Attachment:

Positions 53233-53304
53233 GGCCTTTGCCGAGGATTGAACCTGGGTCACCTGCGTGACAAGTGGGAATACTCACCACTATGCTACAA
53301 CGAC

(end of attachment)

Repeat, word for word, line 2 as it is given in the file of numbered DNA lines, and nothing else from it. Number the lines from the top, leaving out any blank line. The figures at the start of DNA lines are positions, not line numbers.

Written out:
53233 GGCCTTTGCCGAGGATTGAACCTGGGTCACCTGCGTGACAAGTGGGAATACTCACCACTATGCTACAA